That story begins in the 1600s during the Spanish Inquisition, where a beautiful Queen faces a powerful enemy. Like Izzi's cancer, the High Inquisitor grows more powerful with time and threatens to destroy Spain from within, killing its heretical Queen. The Inquisition itself is even a conflict of the mind -- two warring ideologies -- which inflicts physical pain and death on those who become its victims. The Queen, like Izzi, has stopped fighting that particular fight. For her it is no longer about whether she lives or dies because the villain has become essentially insurmountable. It is not about whether he will kill her, it is when. For this reason she dispatches her most loyal conquistador -- Tomas -- to seek out the Tree of Life in order to offer the both of them everlasting life.

This part of the story, the half of the novel that Izzi has written down (though she claims it is all but the last chapter of the book), tracks very well with her own journey coming to terms with her own mortality. As the person who faces the prospect of her own death, her journey is very different from Tom's. She fights the villain directly, while he can fight it only from the outside. The reality of her death is far more palpable for her than for him. She deals with what is next while he tries to halt time itself.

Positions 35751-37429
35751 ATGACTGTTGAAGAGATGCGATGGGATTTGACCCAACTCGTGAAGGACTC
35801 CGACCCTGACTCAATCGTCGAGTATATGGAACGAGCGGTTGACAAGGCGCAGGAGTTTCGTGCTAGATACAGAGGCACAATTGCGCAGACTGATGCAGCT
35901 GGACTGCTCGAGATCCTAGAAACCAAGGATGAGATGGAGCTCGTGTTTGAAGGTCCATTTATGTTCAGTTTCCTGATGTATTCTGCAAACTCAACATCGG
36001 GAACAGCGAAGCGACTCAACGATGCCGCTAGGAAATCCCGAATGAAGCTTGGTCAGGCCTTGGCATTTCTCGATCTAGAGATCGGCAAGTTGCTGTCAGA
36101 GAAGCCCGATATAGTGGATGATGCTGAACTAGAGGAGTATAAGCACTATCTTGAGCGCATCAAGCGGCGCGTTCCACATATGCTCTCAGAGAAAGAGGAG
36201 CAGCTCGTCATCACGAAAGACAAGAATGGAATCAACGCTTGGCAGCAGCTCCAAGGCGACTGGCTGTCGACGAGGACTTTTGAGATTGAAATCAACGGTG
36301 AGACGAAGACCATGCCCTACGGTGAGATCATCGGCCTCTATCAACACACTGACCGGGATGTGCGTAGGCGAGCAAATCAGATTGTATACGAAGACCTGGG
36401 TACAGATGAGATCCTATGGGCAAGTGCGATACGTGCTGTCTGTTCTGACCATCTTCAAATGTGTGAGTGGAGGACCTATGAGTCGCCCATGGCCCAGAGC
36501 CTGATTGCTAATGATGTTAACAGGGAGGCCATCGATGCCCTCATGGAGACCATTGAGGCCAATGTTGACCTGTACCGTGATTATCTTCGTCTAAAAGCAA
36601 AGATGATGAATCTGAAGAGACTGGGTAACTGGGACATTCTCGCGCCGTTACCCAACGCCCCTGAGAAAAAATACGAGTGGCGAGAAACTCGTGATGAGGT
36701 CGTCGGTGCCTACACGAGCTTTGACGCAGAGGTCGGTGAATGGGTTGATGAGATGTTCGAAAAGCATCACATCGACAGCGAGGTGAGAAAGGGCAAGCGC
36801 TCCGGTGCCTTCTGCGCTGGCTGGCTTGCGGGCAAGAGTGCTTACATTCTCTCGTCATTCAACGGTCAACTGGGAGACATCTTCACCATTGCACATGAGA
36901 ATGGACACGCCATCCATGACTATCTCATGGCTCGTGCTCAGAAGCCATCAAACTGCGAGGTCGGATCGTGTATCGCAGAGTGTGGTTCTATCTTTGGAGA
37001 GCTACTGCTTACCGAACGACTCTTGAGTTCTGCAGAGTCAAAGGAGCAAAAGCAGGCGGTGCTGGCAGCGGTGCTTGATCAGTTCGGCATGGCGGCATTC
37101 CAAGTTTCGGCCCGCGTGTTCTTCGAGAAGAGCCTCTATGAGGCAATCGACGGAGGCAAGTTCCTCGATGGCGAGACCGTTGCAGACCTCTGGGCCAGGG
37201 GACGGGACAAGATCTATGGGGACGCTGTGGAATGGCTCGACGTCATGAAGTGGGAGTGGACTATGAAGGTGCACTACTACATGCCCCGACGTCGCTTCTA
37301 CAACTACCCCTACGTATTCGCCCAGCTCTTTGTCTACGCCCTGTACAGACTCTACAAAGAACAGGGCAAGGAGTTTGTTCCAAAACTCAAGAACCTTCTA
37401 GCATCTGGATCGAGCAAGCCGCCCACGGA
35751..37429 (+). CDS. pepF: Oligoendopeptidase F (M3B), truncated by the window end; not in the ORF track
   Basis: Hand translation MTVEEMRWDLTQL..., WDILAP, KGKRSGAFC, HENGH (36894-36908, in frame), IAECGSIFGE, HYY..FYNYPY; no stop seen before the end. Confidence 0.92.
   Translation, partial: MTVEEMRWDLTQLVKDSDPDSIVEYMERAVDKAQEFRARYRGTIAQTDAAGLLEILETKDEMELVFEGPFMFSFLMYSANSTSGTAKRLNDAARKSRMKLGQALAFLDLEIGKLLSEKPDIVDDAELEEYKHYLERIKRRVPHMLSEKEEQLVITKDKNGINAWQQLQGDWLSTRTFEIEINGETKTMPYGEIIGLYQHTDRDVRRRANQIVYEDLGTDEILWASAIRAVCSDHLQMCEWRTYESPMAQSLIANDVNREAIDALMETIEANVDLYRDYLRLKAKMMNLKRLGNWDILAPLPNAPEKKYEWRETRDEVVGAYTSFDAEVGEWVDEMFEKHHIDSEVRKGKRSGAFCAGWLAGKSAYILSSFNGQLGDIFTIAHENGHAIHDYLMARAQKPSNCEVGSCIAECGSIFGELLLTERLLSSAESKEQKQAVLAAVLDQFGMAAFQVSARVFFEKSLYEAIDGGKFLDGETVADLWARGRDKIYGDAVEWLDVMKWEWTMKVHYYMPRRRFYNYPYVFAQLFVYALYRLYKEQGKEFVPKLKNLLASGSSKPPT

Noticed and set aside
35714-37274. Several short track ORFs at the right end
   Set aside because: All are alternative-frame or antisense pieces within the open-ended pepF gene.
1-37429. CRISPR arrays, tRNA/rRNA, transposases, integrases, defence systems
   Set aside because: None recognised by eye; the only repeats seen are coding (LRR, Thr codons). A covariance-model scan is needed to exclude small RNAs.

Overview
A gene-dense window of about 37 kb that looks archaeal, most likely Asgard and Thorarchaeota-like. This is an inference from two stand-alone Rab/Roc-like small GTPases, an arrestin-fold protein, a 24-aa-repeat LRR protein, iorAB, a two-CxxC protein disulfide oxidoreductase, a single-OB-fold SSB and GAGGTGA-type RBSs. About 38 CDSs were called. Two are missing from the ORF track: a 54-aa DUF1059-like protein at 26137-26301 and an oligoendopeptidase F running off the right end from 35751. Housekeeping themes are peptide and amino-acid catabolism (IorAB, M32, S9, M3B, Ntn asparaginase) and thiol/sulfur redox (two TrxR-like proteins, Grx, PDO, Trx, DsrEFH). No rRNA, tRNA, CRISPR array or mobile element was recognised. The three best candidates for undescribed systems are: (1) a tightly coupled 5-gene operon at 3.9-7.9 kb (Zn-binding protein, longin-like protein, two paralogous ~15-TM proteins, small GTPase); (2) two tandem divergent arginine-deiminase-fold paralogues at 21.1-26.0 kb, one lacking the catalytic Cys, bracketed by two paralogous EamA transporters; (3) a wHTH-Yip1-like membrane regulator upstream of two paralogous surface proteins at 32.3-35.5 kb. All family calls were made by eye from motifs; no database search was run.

The narrative also creates parallels in how Izzi seems to view Tom's endless work to find a cure for her brain tumor before it claims her life. We see scenes of her wanting to spend time with him, wanting to be together before she's gone. At the same time, the Queen in her novel wants Tomas to seek out the Tree of Life. Placed against the story of Izzi and Tom, one could argue that it's a way for Izzi to say that she sees his work as a noble, if potentially futile, quest that sadly must take him away from her.

Izzi's contribution to her own novel ends with her still not having quite made it past the fear of death. It is only through further research and introspection that she has gotten to that point. The final scene she is able to write is of Tomas the Conquistador facing down his final opponent, the guard wielding the fiery sword at the gates to the garden. The chapter ends with Tomas ready to face his death at this man's hands. It is here that she is forced to stop, and here that Tom must now pick up the story and continue.

For his part, Tom is also able to work through his own, more traditional form of grief thanks to Izzi and the project she has given him. Over the first two acts of the film, Izzi imparts many of the stories she has learned in her travels and research into Mayan mythology. They are not all necessarily correct, but they are a means of comfort for her, so it's hard to fault her inaccuracies. For instance, she shows Tom the Orion Nebula in the night's sky, an object the Maya named Xibalba after their own underworld. The Milky Way was seen as a pathway to Xibalba. She also talks about the Mayan Tree of Life, which came into existence at the beginning of the world. In the version Izzi tells, the tree sprang from the body of a man, itself a symbol of her "death as an act of creation" belief.